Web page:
Nurses Obtaining PICC Consents
- 0Jul 11, '07 by bobnurseWe had corporate come in for a mock survey and a "mock" surveyor said that nurses cannot obtain PICC line or any type of consent. Only physicians. We told her she was wrong, and it was basically she's right and everyone else is wrong. So now we have to prove that nurses can indeed obtain PICC Line consents.
In the Bard PICC Course manual it states that nurses can obtain PICC Consents, since they are the one providing the education and will go to court over the PICC Line.
I need more evidence in writing to back this up. Anyone have some info, link, or proof that nurses can obtain PICC Consents. Our nurse practice act does not reference consents and its usually left up to the facilities p & p.
Thanks for your input.
- 4,165 Visits
- 0Jul 12, '07 by CritterLoversorry, i agree with the mock surveyor.
it is never a nurse's responsibility to obtain consent.
"obtaining consent" implies informed consent. "informed consent" means that the patient has been educated regarding risks/beneifits of the procedure.
only a physician can give risks/benefits conseling. this is not something that can be delegated. this is not only a state regulation in most states -- including the one i practice in -- but it is also a cms regulation.
where consents are concerned, the nurse's responsibility is to witness the consent, and to check with the patient if there is any other info they need before signing.
it doesn't matter that the picc is being placed by a nurse. it it still ordered by the physician, and it is the physician's responsibility to do the risk/benefit education.
the facility i worked at got "around" this (since we all know that a doc isn't going to come in and give that risk/benefit education, even if they knew what the risks/benefits of a picc were ), by having one of the interventional radiologists create a "risk/benefit" education hand-out. hospital legal decided that this was good enough to stand in for the physician-provided risks/benefits counseling. so, once the patient/family reads this, they are able to sign the consent and the nurse can wittness it. (by the way, we [the picc nurses] were not allowed to wittness the consents; it had to be the bedside nurse).
the regulations do not say that only a physician can educate about the procedure, only that the risks/benefits counseling must come from a physician. so it is fine for the nurse to answer additional quesitons. however, there were times that i had to refer some patients that had very specific quesitons they wanted answered prior to picc placement, back to their physician before i placed the picc.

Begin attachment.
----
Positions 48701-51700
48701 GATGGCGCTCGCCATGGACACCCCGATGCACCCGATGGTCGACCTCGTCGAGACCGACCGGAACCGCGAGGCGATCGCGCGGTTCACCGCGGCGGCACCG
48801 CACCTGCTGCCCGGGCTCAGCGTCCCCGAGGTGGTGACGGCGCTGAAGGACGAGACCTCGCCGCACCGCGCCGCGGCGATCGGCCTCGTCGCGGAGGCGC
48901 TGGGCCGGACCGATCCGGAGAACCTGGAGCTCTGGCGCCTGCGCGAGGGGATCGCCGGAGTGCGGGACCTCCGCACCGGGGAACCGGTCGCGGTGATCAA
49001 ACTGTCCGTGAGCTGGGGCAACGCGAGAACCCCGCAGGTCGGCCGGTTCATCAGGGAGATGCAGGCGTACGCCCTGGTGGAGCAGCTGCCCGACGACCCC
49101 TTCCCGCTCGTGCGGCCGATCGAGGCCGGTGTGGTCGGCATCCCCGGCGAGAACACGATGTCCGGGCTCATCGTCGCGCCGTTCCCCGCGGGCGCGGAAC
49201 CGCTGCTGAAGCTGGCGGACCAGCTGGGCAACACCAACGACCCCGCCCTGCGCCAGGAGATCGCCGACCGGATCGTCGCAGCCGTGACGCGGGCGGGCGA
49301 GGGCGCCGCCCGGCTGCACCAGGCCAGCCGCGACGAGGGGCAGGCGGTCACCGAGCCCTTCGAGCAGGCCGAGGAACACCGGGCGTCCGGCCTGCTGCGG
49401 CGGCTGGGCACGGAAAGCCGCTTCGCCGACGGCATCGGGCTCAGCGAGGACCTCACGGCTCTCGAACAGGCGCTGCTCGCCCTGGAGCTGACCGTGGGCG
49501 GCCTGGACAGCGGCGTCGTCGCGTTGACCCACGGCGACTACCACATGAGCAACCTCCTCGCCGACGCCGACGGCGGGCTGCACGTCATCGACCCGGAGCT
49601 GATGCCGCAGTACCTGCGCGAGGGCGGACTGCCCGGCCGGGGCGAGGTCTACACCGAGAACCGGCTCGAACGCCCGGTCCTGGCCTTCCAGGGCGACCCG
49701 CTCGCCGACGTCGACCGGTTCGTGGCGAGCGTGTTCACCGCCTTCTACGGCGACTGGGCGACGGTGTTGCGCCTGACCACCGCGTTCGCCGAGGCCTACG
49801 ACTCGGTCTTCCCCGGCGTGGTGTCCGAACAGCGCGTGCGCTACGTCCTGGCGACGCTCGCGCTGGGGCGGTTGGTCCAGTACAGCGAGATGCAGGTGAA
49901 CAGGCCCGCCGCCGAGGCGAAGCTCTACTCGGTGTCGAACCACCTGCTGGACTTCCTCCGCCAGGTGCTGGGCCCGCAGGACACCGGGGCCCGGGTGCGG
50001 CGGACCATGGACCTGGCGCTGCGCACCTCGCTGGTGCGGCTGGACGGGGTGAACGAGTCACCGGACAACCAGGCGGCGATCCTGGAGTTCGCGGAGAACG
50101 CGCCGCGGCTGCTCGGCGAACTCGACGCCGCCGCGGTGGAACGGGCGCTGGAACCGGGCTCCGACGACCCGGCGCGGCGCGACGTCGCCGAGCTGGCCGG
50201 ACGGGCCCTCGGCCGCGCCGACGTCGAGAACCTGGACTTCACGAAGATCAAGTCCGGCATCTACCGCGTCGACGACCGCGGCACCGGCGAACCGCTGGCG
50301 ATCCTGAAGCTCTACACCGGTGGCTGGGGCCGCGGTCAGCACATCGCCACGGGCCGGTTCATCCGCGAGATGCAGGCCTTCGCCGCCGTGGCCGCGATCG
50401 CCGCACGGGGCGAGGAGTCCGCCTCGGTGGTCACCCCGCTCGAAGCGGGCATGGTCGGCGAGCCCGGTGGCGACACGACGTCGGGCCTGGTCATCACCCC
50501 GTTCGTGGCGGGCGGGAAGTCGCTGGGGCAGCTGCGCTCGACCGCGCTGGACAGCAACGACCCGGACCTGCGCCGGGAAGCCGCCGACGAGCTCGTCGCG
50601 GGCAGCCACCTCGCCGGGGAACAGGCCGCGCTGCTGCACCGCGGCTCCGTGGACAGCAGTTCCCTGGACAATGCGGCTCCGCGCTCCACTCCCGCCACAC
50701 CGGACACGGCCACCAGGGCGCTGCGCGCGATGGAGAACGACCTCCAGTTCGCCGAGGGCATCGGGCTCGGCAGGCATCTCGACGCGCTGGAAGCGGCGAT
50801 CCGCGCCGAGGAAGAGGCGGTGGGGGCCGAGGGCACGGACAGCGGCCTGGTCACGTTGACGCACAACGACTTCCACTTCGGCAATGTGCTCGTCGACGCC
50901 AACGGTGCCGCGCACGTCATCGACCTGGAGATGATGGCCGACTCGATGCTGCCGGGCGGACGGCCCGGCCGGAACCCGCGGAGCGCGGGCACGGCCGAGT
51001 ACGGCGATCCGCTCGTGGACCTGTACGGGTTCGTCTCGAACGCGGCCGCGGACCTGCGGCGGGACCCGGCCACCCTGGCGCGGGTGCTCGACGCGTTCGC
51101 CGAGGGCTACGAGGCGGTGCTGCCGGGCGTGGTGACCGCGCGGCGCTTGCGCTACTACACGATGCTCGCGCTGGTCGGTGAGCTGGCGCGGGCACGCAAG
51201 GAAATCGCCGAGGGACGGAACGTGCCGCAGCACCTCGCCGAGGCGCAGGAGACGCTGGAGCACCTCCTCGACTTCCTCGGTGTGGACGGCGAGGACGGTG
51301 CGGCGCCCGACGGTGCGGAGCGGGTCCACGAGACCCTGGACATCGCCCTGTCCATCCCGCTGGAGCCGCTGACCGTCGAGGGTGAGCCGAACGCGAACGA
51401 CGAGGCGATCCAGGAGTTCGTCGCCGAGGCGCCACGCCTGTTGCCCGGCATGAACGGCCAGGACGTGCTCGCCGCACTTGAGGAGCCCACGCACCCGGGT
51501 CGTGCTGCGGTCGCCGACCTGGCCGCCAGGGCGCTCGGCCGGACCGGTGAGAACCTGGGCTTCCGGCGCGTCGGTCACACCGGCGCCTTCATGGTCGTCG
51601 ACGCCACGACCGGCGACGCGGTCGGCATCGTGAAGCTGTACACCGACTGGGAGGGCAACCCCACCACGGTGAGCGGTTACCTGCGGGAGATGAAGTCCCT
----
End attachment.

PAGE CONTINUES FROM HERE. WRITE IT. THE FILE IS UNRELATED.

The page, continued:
- 0Oct 26, '08 by emmietomQuestion, I have been told that in our state, TX, that a consent is not required for PICC placement. We do have one hospital that does not require a consent. But our company requires the hospitals to get consents prior to our arrival, except for the one hospital who doesn't require consents for picc lines. Any thoughts?
- 0Oct 27, '08 by iluvivtIn the hospital I work for in California we no longer have to have the patient sign the consent. This does not mean that the patient does not receive informed consent. The patient or patient's conservator can still refuse the procedure. Yes I felt a little uneasy when we started doing this so what I did was add a detailed description of potential s/sx that could indicate a problem r/t the PICC insertion or the PICC into the teaching documentation. We also ask the patient if they have any questions before we place the PICC.
- 0Oct 27, '08 by emmietomthat's good to know.. we also have an educational booklet, and our stickers, progressnotes, states we give them the educational booklet and give them a chance to ask questions, and we write iin who gave them the risks and benefits if it's us or the primary nurse. and if I am going to the hosptials that don't require consents, then i ultimatly write a novel!LOL.
- 0Oct 28, '08 by classicdame GuideAs for Texas - any central line insertion is a medically designated act and requires consent. People get confused because it is inserted peripherally. Mid-lines do not require consents because the catheter does not extend to the vena cava. Nurses should not get the consent signed but we all know what general practice is. Docs don't want to take the time and leave us hanging in the breeze sometimes.
- 0Nov 10, '08 by macivHi all,new to this great forum,in my facility,amajor urban medical center the MD's do not order the Picc lines,they consult the IV/Picc nurses via computer,we in turn evaluate/assess the pt The medical center,nursing service,infectious disease and Legal have allcollaberated with us, the IV/Picc nurses to develop criteria for the placement of Picc lines.I have been placing Picc lines for ten yrs and for the longest time[about six yrs] the MD's obtained the consent and they always had a problem with doing so,as they felt the were consulting us to collaborate and the final decision to place the line was our decision.The consent is a template in the computer and consists of a many part discussion that we have with the patient that covers the RISKS and BENEFITS,OPTIONS,ADVANTAGES AND DISADVANTAGES.The fact that I obtain the consent may have much to do with the fact that I work in a Federal Facility,however our Nursing Administration had many hours of communication with the state BON.It's my practice and responsibility.